What kind of Lego kid were you? Follow-the-instructions or anything-goes?
The latter group, those who weren’t afraid to make a mess and improvise their own Lego creations, are today able to submit their unofficial Lego builds to the company itself for public consideration and a year-long round of public voting. If the build can successfully garner 10,000 supporters — essentially a vote of “I would buy this if it were on store shelves” — then Lego will investigate releasing it as an official set.
It’s a system called Lego Ideas, and it looks a lot like Kickstarter. Each project displays its number of supporters and the remaining time left in its campaign to break the 10,000 supporters mark. Projects will often include multiple photos of the finished item, occasionally a story surrounding its origin story.
As an example, this “Back to the Future” Lego set was originally submitted to the company by user m.togami and is now a standard Lego item available for sale:
If your idea should go so far as to break the 10,000 supporter mark and get Lego’s attention, here’s what happens next:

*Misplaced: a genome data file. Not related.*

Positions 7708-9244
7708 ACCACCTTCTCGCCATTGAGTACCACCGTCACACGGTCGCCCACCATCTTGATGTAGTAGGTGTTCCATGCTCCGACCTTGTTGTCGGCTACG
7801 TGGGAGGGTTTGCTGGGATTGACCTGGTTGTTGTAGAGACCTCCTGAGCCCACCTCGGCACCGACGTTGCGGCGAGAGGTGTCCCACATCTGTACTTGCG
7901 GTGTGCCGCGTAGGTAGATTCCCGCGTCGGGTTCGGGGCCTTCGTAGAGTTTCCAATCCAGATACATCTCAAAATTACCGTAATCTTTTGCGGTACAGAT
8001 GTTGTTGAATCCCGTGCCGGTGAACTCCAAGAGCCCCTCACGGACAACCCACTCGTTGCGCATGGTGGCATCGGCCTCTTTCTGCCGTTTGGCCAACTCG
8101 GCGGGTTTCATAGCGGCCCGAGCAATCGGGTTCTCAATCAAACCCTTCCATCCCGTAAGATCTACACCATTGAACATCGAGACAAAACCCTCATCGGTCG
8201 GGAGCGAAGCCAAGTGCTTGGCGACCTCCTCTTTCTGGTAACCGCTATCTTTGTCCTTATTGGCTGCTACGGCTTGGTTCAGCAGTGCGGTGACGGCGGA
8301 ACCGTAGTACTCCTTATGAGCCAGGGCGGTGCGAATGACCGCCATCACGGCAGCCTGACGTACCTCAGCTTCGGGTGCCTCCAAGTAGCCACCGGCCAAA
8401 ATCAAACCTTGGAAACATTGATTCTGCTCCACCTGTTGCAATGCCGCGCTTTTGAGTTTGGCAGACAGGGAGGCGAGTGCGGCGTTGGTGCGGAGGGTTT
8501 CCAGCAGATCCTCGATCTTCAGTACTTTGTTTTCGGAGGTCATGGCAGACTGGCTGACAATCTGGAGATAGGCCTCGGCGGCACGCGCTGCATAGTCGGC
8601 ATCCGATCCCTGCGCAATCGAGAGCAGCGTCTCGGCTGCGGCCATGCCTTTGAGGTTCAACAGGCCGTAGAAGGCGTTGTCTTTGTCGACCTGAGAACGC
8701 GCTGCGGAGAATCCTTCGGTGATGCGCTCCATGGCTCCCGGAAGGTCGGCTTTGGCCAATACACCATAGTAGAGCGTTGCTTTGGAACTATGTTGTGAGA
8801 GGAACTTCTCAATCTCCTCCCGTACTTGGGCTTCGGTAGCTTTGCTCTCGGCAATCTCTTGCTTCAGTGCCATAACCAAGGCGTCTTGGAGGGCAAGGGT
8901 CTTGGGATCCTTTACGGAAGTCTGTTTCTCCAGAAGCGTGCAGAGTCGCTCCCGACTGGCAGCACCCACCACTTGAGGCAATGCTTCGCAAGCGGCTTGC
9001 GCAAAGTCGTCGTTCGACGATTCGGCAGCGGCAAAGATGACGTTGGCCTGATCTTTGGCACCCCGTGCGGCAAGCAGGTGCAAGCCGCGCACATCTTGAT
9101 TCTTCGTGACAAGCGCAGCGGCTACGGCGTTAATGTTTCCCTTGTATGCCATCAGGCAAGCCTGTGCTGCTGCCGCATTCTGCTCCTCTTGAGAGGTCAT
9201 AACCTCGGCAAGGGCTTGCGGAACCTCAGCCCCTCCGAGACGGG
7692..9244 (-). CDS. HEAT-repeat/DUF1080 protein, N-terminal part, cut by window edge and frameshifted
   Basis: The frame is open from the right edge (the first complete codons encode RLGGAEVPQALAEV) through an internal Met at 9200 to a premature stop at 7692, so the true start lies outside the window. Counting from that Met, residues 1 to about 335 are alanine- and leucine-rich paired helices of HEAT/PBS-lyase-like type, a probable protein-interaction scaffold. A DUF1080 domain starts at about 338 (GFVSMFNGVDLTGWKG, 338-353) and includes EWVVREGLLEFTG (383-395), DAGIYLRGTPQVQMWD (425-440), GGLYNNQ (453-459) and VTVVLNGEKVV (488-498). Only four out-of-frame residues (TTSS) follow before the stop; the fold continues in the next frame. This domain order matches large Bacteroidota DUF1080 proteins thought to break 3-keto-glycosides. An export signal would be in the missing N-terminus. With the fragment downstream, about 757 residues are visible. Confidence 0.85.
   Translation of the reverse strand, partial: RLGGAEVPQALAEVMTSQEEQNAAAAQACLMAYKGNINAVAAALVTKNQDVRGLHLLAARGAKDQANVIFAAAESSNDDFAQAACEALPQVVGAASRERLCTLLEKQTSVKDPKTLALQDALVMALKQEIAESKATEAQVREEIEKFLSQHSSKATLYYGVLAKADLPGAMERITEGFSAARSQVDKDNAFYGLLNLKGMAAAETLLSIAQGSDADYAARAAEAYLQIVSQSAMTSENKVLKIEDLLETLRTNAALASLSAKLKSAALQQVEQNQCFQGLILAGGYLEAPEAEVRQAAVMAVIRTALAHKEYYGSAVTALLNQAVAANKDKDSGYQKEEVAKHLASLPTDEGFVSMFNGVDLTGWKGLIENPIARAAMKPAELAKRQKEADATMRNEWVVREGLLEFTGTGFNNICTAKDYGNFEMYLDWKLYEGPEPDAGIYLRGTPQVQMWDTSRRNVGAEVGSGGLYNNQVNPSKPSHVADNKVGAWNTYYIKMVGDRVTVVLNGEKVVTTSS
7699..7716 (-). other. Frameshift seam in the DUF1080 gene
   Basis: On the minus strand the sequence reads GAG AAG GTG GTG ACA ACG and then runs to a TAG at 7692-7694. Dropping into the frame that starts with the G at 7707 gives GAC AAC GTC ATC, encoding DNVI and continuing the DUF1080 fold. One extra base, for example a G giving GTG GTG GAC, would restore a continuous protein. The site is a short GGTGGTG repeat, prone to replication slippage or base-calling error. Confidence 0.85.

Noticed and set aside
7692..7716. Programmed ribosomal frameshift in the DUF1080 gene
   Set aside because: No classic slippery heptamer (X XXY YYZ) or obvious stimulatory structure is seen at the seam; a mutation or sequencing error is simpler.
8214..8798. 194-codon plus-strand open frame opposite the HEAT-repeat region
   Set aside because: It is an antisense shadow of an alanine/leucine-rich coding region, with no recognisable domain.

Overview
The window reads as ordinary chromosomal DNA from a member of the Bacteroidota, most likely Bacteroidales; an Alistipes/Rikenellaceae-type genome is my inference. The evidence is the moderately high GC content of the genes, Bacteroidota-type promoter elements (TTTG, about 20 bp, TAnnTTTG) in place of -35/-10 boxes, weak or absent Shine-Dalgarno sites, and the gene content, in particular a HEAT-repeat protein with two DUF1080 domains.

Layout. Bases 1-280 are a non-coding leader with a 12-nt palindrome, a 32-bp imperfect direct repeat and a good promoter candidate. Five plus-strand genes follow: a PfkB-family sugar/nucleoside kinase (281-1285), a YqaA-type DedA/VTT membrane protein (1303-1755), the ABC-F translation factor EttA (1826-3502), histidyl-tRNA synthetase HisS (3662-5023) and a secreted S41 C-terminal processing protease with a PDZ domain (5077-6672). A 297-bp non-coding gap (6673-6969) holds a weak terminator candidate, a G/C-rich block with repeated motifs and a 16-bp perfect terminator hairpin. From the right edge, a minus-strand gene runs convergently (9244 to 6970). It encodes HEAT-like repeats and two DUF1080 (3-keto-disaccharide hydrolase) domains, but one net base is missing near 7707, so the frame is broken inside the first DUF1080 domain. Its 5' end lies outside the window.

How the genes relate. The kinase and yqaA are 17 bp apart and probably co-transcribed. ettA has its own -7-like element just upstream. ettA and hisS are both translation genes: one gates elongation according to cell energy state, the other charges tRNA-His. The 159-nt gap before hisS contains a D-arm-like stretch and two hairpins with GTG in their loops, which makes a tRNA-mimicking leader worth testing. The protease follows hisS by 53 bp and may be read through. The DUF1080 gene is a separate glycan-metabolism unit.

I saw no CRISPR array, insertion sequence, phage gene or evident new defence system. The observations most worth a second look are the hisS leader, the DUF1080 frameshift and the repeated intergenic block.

Projects selected in the LEGO Review go into production. You give input to our professional LEGO designers, whose job it is to create the final set based on your project. Once complete, it goes to the factory, then it’s shipped around the world and released for sale. You’re featured in set materials, receive a royalty on sales, and are recognised as the product creator. Your supporters can now own the LEGO set they helped make happen on LEGO Ideas.
So check out the attached slideshow of our favourite things currently drumming up attention on Lego Ideas. If one of them catches your eye, there’s a link below each picture that you can click to learn more on the site itself.